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Budget Debate is Discussed with Norm Ornstein of AEI

January 17, 1996 at 12:00 AM EDT

JIM LEHRER: The President and the Republicans were to have resumed their budget negotiations today, but it didn’t happen. Norman of the American Enterprise Institute, one of our regular budget watchers, is here to explain why. Please do so, Norman. What happened?

NORMAN ORNSTEIN, American Enterprise Institute: You know, Jim, this is–this whole process is beginning to remind me of “Ground Hog Day,” the movie where the same day is replayed over and over again with variations. And this is another variation, one in which talks which have been on again, off again, on again, off again, were off again before they started. Republicans sat down and made a tactical decision based on their belief over the last 10 days which got triggered in particular by the President’s press conference last week that he was saying in public wonderfully encouraging things about how he was open and he was willing and he was there to do things. And in private, they believed they were going nowhere, and they thought that this was leading them towards the State of the Union message next week where the public image would be a President who was conciliatory and trying to compromise, Republicans who are intransigent, and they weren’t going to play that game at this point.

JIM LEHRER: And, and so what game are they playing?

NORMAN ORNSTEIN: Well, they’re now looking towards both, hoping that at some point he will move and they can resume a negotiation that will matter, but also looking at exit strategies. Remember that we’ve got some timetables here that matter. The State of the Union message, the President will be before the nation.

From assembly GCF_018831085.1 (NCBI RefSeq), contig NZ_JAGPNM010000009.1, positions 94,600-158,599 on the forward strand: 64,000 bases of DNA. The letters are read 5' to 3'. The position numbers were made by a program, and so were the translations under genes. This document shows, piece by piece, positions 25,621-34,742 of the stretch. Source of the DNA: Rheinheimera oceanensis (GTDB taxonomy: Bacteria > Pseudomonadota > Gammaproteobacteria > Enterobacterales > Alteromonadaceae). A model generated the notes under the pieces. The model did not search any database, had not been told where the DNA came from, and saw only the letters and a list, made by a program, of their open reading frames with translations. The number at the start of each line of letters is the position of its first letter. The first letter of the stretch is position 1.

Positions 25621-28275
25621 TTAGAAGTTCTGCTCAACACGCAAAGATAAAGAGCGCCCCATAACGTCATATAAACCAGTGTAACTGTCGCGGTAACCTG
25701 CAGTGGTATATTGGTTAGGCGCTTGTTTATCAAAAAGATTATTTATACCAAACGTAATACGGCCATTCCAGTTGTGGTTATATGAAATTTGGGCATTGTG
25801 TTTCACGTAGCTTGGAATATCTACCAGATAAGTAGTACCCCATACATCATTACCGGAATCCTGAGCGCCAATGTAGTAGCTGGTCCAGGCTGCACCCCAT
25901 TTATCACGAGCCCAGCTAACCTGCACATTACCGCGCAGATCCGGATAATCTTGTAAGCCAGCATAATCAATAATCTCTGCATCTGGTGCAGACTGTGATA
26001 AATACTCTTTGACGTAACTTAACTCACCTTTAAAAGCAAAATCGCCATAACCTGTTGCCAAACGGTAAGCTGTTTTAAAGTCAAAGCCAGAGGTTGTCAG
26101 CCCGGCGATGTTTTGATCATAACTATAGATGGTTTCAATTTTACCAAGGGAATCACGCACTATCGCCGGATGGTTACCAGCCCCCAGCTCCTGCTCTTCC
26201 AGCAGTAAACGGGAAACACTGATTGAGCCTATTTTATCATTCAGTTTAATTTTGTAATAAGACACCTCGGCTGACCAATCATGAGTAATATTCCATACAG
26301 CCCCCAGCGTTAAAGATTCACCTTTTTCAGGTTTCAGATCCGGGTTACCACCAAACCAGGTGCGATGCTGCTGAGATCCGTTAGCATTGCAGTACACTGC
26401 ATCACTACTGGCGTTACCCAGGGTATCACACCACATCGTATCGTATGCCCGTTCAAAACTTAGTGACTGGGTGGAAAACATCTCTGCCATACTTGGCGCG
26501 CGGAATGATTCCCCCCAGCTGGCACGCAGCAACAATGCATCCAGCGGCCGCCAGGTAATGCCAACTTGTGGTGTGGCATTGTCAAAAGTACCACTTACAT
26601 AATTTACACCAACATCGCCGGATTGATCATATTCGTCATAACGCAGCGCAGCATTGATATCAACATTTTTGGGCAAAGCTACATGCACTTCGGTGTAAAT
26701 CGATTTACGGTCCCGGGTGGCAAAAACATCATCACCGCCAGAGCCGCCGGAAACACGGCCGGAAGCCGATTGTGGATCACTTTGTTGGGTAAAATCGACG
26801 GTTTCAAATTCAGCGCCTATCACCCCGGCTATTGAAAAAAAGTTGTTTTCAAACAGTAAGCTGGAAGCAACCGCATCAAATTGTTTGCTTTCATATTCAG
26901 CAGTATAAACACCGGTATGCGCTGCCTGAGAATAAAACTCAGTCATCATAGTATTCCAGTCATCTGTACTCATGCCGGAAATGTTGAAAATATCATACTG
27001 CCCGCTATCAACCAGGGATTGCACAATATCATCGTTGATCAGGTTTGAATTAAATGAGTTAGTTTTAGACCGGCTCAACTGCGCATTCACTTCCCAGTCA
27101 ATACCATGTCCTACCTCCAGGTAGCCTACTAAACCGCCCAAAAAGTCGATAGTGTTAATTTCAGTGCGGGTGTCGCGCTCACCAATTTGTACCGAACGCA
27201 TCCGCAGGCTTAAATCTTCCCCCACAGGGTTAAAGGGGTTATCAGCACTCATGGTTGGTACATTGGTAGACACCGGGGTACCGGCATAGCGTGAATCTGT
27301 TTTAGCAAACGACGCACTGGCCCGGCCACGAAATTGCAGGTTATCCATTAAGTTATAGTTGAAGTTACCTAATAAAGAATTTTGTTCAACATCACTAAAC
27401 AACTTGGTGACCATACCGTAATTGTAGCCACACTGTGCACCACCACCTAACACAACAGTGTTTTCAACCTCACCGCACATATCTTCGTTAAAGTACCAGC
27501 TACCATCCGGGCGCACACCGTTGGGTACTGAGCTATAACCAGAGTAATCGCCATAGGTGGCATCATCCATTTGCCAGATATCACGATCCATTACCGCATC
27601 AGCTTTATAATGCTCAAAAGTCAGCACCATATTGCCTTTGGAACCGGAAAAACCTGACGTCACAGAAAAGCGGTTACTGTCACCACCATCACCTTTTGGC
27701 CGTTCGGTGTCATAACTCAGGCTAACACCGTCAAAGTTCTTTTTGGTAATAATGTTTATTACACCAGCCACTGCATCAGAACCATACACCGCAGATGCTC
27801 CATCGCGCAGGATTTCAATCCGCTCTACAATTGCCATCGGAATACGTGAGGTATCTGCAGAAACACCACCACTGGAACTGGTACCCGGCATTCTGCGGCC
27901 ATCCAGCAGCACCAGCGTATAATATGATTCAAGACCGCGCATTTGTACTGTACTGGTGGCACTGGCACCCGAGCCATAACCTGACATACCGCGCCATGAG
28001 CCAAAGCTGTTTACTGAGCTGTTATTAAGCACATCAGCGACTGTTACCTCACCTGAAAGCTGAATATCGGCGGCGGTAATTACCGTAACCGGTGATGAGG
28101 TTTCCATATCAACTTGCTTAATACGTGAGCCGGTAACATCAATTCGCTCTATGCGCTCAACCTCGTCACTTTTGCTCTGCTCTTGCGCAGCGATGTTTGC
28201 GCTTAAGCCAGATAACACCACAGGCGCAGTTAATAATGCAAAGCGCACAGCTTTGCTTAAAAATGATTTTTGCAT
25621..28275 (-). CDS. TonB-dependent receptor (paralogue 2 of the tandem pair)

JIM LEHRER: That’s next Tuesday.

NORMAN ORNSTEIN: That’s next Tuesday.


NORMAN ORNSTEIN: Less than a week away. The Iowa Caucuses are coming up in about three weeks, and that will take Sen. Dole out of commission for a while, so they’re looking at exit strategies as well, and they want to be able to say he was not willing to negotiate a bipartisan budget so we will do so. At some point we may very well see very quickly Republicans say if they believe that there will be no plan emerging that’s it with the President, and they will turn to much more intensive negotiations directly with those conservative and moderate Democrats in Congress we have been calling the blue dogs.

JIM LEHRER: But let’s take that a next step. Let’s say that they do make a deal with the blue- dog Democrats and they pass it. They don’t have the votes to sustain a veto, do they?

NORMAN ORNSTEIN: No, they don’t, and probably–we now know that basically until negotiations with the President break down, those Democrats will not break with him to negotiate directly independently, but they might very well. And let’s say that there are thirty or thirty-five of them who would be willing to cut a deal if that’s the only way to get a deal. If the Republicans can hold together, they might get 250 votes or 255 votes in the House, 55 in the Senate bipartisan, but they would need 290 votes to override a presidential veto, 67 in the Senate. But if they pass a bipartisan budget plan that is a compromise and the President vetoes it, they believe that completely turns the tables in the political dynamic here, and he looks like the intransigent one, where now he looks like a conciliator.